Immune and endocrine mechanisms of advanced cancer-related hypercortisolemia

Paolo Lissoni, F. Brivio, L. Fumagalli, G. Messina, G. Secreto, B. Romelli, G. Fumagalli, F. Rovelli, M. Colciago, G. Brera

Research output: Contribution to journalArticlepeer-review

Abstract

Background: Cancer progression depend on the immune and endocrine status of the patients. In particular, it has been observed that abnormally high levels of cortisol and/or an altered circadian secretion are associated with a poor prognosis in advanced cancer patients. The present study was performed to establish whether cancer-induced hypercortisolemia depends on an activation of the hypothalamic-pituitary axis or on a direct adrenal stimulation by inflammatory cytokines, such as IL-6, which have been proven to induce cortisol secretion. Patients and Methods: The study included 50 metastatic solid tumor patients, who were evaluated before the onset of chemotherapy. Venous blood samples were collected in the morning to measure IL-10, IL-6, ACTH and cortisol serum levels. Moreover, to analyze its circadian secretion, cortisol levels were also evaluated on venous blood samples collected at 4.00 p.m. Results: Abnormally high morning levels of cortisol were observed in 19/50 (38%) patients. Moreover, a lack of a normal circadian rhythm of cortisol was seen in 8/50 (16%) patients. None of the patients showed high levels of ACTH. Abnormally high concentrations of IL-6 and IL-10 were present in 21/50 (42%) and in 14/50 (28%) patients, respectively. Mean serum levels of both IL-6 and IL-10 were significantly higher in patients with hypercortisolemia than in those with normal cortisol values (p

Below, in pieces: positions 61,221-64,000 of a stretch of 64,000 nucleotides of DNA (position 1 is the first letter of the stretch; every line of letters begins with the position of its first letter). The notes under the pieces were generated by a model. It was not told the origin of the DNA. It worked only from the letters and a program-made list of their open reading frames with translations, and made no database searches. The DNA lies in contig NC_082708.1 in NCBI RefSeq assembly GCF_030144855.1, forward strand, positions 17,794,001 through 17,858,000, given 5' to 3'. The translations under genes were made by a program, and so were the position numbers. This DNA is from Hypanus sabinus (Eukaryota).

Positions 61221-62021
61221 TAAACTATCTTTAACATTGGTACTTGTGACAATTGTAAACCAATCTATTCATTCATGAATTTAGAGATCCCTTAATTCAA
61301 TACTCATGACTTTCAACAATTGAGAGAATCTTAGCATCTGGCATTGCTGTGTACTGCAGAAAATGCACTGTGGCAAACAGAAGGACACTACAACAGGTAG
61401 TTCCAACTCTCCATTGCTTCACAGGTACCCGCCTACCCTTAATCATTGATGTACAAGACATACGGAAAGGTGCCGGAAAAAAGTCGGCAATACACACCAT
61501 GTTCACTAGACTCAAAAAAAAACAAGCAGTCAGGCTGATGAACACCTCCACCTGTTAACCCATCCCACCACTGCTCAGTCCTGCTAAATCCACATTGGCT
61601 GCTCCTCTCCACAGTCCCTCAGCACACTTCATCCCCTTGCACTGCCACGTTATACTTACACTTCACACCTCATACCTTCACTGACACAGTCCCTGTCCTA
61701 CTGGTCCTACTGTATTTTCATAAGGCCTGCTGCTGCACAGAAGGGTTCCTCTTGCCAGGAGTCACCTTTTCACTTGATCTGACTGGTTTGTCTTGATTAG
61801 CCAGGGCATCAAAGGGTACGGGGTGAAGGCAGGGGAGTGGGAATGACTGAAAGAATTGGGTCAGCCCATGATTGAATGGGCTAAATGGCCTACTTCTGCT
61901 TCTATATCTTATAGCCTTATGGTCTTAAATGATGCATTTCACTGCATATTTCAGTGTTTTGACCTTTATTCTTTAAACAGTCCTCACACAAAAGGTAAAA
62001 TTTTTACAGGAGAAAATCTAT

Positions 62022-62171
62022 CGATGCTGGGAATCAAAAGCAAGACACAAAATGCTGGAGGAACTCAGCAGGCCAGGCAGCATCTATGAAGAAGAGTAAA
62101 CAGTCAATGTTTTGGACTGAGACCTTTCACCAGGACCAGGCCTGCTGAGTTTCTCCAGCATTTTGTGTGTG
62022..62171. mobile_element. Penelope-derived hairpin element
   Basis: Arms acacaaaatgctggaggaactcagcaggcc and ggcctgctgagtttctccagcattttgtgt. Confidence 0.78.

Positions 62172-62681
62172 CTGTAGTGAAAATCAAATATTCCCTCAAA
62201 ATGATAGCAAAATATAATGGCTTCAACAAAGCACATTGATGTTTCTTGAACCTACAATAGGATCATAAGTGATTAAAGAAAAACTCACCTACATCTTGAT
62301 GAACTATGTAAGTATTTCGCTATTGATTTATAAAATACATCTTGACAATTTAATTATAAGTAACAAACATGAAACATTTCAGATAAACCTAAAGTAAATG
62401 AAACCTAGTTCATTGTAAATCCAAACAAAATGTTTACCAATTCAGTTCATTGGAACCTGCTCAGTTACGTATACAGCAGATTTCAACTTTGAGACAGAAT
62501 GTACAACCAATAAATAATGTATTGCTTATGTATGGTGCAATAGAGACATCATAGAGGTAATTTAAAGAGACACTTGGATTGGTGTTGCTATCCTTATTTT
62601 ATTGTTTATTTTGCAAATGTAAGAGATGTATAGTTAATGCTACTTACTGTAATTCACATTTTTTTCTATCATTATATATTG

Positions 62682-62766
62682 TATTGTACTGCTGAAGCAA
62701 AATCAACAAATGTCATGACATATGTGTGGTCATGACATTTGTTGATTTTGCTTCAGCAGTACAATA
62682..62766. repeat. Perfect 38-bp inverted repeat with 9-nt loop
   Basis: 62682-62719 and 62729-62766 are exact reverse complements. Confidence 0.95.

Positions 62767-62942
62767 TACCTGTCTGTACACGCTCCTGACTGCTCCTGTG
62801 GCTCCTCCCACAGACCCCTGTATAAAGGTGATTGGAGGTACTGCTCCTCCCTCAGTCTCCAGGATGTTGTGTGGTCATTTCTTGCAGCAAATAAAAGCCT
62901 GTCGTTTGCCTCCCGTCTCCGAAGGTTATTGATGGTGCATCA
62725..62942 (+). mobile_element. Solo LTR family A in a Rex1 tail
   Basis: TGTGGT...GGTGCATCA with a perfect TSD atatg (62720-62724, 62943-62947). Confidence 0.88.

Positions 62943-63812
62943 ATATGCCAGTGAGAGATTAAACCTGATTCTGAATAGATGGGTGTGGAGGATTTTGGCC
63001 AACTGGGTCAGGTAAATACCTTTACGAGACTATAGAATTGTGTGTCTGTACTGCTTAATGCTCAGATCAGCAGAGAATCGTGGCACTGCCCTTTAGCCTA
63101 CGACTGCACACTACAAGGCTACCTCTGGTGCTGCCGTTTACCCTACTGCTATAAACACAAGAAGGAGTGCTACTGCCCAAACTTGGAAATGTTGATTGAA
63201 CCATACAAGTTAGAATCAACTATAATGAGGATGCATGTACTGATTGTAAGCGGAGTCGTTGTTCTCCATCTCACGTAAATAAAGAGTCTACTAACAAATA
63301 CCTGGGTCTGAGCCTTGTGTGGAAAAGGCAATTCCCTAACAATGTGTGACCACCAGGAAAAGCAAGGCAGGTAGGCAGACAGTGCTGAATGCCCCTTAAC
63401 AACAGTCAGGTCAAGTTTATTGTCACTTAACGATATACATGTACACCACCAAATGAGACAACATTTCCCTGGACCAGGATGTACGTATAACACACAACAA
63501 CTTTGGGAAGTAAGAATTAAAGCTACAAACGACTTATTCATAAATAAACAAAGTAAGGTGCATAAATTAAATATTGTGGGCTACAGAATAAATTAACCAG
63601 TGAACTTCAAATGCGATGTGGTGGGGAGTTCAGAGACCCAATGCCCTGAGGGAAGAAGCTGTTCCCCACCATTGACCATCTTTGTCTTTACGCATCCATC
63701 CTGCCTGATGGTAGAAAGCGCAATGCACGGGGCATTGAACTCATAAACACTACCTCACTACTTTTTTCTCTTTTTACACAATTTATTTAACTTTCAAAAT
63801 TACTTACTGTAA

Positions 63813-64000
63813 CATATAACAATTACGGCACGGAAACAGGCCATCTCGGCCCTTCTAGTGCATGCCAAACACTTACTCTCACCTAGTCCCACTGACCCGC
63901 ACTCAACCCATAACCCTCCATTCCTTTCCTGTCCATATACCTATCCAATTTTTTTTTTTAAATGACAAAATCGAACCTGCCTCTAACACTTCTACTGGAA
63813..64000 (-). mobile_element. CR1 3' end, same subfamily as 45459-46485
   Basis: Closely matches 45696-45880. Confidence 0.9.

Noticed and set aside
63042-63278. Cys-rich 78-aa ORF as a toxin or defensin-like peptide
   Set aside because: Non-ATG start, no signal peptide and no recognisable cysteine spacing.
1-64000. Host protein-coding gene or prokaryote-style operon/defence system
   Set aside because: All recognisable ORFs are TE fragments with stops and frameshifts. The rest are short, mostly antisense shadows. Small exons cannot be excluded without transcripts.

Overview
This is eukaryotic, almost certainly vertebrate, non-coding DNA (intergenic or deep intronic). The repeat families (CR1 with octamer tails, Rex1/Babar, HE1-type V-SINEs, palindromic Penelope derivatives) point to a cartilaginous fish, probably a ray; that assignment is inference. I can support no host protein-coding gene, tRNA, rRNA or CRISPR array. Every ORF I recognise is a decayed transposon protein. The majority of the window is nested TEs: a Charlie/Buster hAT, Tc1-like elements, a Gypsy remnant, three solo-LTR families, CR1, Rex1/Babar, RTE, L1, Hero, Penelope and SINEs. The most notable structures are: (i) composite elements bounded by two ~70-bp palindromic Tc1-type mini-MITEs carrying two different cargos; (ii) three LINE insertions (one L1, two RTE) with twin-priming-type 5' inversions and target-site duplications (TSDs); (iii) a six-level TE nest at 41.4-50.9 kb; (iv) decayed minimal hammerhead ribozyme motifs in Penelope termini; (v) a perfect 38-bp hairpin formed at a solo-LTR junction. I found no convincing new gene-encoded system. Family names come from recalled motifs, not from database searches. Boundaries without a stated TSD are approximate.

Original languageEnglish
Pages (from-to)647-650
Number of pages4
JournalIn Vivo
Volume21
Issue number4
Publication statusPublished - Jul 2007

Keywords

  • Cancer
  • Cortisol rhythm
  • Interleukin-10
  • Interleukin-6

ASJC Scopus subject areas

  • Medicine(all)

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